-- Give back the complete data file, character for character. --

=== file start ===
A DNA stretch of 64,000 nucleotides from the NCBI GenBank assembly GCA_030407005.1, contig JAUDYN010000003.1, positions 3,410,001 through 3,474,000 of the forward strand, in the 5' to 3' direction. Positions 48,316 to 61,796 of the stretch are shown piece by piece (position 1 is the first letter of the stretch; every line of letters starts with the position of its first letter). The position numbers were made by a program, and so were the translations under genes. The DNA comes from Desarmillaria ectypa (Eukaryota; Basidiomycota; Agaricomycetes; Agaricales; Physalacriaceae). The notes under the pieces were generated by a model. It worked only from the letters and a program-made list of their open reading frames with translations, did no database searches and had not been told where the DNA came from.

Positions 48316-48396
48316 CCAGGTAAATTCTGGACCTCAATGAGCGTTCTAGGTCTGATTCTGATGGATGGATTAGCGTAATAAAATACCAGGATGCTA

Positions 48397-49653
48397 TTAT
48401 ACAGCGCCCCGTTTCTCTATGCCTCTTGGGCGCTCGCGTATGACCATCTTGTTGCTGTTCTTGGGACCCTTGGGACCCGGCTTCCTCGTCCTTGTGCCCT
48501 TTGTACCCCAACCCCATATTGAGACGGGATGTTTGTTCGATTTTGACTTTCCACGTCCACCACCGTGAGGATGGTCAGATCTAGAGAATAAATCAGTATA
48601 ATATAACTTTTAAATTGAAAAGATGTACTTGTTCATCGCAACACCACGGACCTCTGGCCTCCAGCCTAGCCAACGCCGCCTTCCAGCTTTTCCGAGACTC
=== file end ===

A DNA stretch of 64,000 nucleotides from the NCBI GenBank assembly GCA_030407005.1, contig JAUDYN010000003.1, positions 3,410,001 through 3,474,000 of the forward strand, in the 5' to 3' direction. Positions 48,316 to 61,796 of the stretch are shown piece by piece (position 1 is the first letter of the stretch; every line of letters starts with the position of its first letter). The position numbers were made by a program, and so were the translations under genes. The DNA comes from Desarmillaria ectypa (Eukaryota; Basidiomycota; Agaricomycetes; Agaricales; Physalacriaceae). The notes under the pieces were generated by a model. It worked only from the letters and a program-made list of their open reading frames with translations, did no database searches and had not been told where the DNA came from.

Positions 48316-48396
48316 CCAGGTAAATTCTGGACCTCAATGAGCGTTCTAGGTCTGATTCTGATGGATGGATTAGCGTAATAAAATACCAGGATGCTA

Positions 48397-49653
48397 TTAT
48401 ACAGCGCCCCGTTTCTCTATGCCTCTTGGGCGCTCGCGTATGACCATCTTGTTGCTGTTCTTGGGACCCTTGGGACCCGGCTTCCTCGTCCTTGTGCCCT
48501 TTGTACCCCAACCCCATATTGAGACGGGATGTTTGTTCGATTTTGACTTTCCACGTCCACCACCGTGAGGATGGTCAGATCTAGAGAATAAATCAGTATA
48601 ATATAACTTTTAAATTGAAAAGATGTACTTGTTCATCGCAACACCACGGACCTCTGGCCTCCAGCCTAGCCAACGCCGCCTTCCAGCTTTTCCGAGACTC